What does 20/20 vision mean?
20/20 does not mean perfect vision, it means sharp or clear vision measured at a distance of 20 feet.
Astigmatism is a vision condition that causes blurred vision due to an irregular shape of the cornea (the clear front cover of the eye) or an irregularly shaped lens inside the eye. Astigmatism can be regular or irregular. Regular astigmatism usually can be corrected with glasses, contact lenses or refractive surgery (LASIK). Irregular astigmatism is usually caused by eye injury, eye surgery or keratoconus. These conditions require specialty contact lens fitting.
Computer Vision Syndrome
Computer vision syndrome is a group of problems caused by prolonged computer use, such as eyestrain, headaches, blurred vision and dry eyes. Uncorrected vision problems, such as farsightedness and astigmatism or presbyopia, can lead to computer vision syndrome. This type of eye strain can be resolved with glasses or frequent breaks form computer work.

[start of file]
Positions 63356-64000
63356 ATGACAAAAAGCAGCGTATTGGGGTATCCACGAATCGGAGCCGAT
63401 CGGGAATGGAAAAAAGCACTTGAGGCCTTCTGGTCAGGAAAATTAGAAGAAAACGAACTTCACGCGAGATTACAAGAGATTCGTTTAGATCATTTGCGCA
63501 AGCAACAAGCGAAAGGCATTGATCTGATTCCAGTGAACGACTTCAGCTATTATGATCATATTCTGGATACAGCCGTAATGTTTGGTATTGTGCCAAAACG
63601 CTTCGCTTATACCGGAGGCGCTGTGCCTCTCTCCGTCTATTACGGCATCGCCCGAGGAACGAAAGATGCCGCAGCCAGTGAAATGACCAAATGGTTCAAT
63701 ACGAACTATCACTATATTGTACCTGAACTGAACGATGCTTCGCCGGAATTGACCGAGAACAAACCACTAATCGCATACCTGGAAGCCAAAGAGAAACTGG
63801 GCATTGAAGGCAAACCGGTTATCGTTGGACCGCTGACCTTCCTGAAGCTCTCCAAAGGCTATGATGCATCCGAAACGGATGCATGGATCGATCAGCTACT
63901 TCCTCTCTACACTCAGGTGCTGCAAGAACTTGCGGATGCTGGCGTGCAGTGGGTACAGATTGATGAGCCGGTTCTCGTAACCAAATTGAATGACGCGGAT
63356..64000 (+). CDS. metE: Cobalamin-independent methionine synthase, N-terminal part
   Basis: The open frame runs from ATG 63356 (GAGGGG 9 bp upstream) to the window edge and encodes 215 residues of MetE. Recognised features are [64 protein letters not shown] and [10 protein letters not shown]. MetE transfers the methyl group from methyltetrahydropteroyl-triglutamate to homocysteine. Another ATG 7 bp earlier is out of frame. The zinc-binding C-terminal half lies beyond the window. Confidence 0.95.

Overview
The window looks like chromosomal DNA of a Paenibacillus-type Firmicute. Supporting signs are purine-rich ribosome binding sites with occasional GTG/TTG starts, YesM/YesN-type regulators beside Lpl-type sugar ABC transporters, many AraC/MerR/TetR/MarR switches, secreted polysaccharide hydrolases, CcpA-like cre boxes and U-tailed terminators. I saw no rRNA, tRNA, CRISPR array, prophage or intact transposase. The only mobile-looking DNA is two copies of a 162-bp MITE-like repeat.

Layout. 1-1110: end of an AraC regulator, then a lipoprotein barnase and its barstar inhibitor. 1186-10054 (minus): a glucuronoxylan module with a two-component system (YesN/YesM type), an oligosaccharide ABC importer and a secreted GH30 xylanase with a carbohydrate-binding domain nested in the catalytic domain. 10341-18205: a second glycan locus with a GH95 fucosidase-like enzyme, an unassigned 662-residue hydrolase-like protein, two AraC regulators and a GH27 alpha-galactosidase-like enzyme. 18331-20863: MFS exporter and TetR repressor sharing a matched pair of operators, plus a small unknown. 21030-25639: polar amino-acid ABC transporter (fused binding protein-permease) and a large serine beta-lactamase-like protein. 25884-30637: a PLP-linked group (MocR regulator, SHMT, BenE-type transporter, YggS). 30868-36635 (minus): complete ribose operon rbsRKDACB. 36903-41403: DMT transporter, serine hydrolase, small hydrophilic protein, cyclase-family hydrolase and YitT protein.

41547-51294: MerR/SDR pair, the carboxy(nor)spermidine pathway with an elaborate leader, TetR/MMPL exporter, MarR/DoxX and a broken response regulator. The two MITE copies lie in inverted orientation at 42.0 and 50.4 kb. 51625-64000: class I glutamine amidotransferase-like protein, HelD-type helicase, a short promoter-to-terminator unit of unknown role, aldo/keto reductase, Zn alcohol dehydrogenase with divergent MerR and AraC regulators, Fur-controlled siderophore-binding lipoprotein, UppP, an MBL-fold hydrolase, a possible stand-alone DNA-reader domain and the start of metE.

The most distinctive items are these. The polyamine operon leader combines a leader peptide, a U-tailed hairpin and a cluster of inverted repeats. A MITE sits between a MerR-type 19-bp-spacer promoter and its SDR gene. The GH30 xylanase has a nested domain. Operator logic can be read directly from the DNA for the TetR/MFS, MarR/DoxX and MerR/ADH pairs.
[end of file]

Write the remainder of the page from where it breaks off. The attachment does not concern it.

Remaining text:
Farsighted, or hyperopia, is a condition that causes difficulty focusing objects that are up close. This condition can cause headaches, eye strain and squinting. An optometrist can detect this vision problem with a thorough eye exam and correct it with Glasses, contact lenses and refractive surgery (LASIK). Farsightedness and presbyopia both causes blurry vision up close but for different reasons (see below).